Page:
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Publication numberUS4245224 A
Publication typeGrant
Application numberUS 05/943,945
Publication dateJan 13, 1981
Filing dateSep 20, 1978
Priority dateSep 26, 1977
Publication number05943945, 943945, US 4245224 A, US 4245224A, US-A-4245224, US4245224 A, US4245224A
InventorsTakuro Isayama, Takeshi Takemoto, Tsutomu Sato, Takao Fukazawa
Original AssigneeRicoh Co., Ltd.
Export CitationBiBTeX, EndNote, RefMan
External Links: USPTO, USPTO Assignment, Espacenet
Drive circuit for ink jet discharging head
US 4245224 A
Abstract
A drive circuit for an ink-on-demand type ink jet discharging head used for generating characters and patterns with the jet of ink. A driving pulse delivery circuit is conneted to the ink jet discharging head for delivering it with the driving pulses for causing it to discharge the jet of ink. A control circuit for controlling the voltage of the driving pulses applied to the switching element is connected to a switching element of the driving pulse delivery circuit. The voltage of the driving pulses applied to the switching element may be maintained higher than that of the pulses applied in the normal operation for a predetermined time interval after the driving pulse delivery circuit and the control circuit are turned on so that the pulses applied to the head are stronger than those applied in the normal operation.
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Claims(2)
What is claimed is:
1. A drive circuit for an ink-on-demand type ink jet discharging head comprising:
a ink-on-demand type head having a piezoelectric crystal element,
a high voltage power source,
a first transformation circuit for transforming the high voltage from said high voltage power source to a voltage corresponding to an input signal and for applying the transformed high voltage to said piezoelectric crystal element of said ink-on-demand type head,
a low voltage power source,
a second transformation circuit for transforming said high voltage to a low voltage and for applying said transformed low voltage to said piezoelectric crystal element of said ink-on-demand type head, and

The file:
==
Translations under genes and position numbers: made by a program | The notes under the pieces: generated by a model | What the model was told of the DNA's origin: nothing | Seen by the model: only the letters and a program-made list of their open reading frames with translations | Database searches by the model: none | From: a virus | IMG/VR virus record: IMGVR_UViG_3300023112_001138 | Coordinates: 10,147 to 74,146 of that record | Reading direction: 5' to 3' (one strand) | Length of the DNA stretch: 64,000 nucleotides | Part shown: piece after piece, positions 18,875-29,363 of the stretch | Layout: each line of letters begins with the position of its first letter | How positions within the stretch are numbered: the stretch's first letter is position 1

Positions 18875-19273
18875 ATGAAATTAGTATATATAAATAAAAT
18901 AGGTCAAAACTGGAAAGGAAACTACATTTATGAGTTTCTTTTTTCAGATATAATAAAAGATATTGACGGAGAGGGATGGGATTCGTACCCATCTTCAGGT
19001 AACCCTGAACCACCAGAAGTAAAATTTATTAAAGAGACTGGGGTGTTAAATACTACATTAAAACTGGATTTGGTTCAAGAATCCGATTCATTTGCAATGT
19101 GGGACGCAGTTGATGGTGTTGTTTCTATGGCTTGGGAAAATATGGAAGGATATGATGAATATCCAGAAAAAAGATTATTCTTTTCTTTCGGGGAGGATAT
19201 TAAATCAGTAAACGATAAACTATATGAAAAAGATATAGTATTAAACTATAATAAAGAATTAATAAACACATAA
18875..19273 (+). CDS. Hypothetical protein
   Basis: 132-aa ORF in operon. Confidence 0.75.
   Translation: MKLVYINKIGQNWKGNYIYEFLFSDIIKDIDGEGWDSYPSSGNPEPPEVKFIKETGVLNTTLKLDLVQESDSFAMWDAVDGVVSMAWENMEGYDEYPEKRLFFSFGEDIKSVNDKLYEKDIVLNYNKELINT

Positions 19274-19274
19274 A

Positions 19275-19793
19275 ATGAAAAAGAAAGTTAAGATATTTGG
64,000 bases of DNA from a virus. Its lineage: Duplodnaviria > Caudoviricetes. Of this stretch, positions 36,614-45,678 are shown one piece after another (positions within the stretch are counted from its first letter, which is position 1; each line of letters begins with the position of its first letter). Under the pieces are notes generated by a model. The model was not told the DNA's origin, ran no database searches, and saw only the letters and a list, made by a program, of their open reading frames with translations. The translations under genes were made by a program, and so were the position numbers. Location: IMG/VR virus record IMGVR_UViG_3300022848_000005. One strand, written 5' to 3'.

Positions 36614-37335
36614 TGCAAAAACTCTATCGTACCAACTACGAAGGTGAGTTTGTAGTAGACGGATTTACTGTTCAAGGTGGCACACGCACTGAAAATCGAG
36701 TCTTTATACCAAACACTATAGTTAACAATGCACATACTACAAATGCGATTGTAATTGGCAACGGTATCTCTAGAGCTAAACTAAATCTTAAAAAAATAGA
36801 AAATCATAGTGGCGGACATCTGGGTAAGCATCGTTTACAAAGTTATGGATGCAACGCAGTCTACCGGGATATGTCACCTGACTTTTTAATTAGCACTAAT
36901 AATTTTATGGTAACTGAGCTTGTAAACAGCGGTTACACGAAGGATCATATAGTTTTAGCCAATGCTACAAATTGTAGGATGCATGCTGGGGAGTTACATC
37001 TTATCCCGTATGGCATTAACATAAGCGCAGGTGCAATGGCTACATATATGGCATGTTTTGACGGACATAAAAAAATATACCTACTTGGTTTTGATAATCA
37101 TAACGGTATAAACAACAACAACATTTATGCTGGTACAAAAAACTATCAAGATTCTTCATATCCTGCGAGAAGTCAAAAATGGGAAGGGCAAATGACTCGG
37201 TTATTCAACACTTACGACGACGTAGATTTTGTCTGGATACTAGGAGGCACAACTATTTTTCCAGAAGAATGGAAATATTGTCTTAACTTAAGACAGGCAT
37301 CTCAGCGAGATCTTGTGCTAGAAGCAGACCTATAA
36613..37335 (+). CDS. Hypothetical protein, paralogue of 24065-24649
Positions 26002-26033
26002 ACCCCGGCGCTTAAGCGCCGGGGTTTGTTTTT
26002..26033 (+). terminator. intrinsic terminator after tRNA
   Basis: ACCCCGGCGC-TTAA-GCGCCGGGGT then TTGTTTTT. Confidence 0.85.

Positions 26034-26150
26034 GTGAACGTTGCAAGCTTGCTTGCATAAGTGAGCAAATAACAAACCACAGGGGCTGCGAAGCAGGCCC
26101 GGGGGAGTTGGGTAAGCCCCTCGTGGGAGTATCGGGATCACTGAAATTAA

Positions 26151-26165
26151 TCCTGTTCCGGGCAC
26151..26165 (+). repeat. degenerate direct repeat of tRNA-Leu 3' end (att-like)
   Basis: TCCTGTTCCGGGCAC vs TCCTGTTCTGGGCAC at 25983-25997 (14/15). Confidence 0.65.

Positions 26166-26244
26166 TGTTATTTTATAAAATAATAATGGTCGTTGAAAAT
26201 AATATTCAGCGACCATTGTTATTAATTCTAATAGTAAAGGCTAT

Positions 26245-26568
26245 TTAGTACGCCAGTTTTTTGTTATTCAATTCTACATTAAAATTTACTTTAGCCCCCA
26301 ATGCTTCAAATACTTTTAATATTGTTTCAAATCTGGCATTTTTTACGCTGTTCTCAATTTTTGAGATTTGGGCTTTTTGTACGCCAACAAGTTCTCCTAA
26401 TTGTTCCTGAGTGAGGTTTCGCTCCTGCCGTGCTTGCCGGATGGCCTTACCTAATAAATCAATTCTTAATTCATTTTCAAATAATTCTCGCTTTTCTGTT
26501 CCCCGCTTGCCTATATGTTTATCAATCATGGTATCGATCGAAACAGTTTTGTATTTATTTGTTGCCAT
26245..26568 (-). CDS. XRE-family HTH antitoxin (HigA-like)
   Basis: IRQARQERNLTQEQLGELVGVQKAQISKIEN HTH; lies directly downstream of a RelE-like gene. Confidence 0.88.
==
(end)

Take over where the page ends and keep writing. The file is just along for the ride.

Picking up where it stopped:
timing control means functioning when the low voltage from said low voltage power source is applied thereto, for effectively increasing the amplitude of said transformed high voltage for a predetermined initial period.
2. A drive circuit for an ink-on-demand type ink jet discharging head having a piezoelectric crystal element, comprising:
a voltage divider comprising a first variable impedance element in series with a parallel combination of a second variable impedance element and a fixed impedance element, and an output terminal at the common junction of all of said elements;
means for coupling said output terminal to said piezoelectric crystal element;
means for applying a fixed voltage across said voltage divider;
means for varying the impedance of said first element in accordance with an ink jet print signal, and
control means responsive to a start signal for maintaining the impedance of said second element at one predetermined value for a desired initial time period, and thereafter changing the impedance of said second element to a substantially different value, to cause said print signal to initially result in relatively large voltage amplitude changes at said output terminal and subsequently result in relatively small voltage amplitude changes at said terminal.
Description
BACKGROUND OF THE INVENTION

The present invention relates to a drive circuit for an ink jet discharging head for generating characters and patterns.

Various means for preventing the clogging of the exit orifice of the ink jet discharging head have been invented and demonstrated. When the ink jet discharging head is left unused for a long time, sediments and solid matters accumulate at the exit orifice of the head so that the normal jet of ink cannot be discharged, thus resulting in many problems.

SUMMARY OF THE INVENTION:

The present invention provides a drive circuit for an ink-on-demand type ink jet discharging head for generating and recording characters and patterns. A control circuit is connected to the input terminal of a switching element of a driving pulse delivery circuit which in turn is connected to the ink jet discharging head. The control circuit controls the voltage of the driving pulses applied to the switching element in such a way that the voltage of the driving pulses may be maintained higher than that of the pulses applied in the normal operation for a predetermined time after both the deliver and control circuits are turned on, whereby the pulses applied to the ink jet discharging head when the latter is started are stronger than that of those applied in the normal operation. Therefore when the ink jet discharging head is activated, it discharges the jet of ink under relatively high pressure so that sediments and solidified matters accumulated at the exit orifice of the nozzle may be blown out and after a predetermined time the pressure of the jet of ink drops to a normal pressure optimum for recording.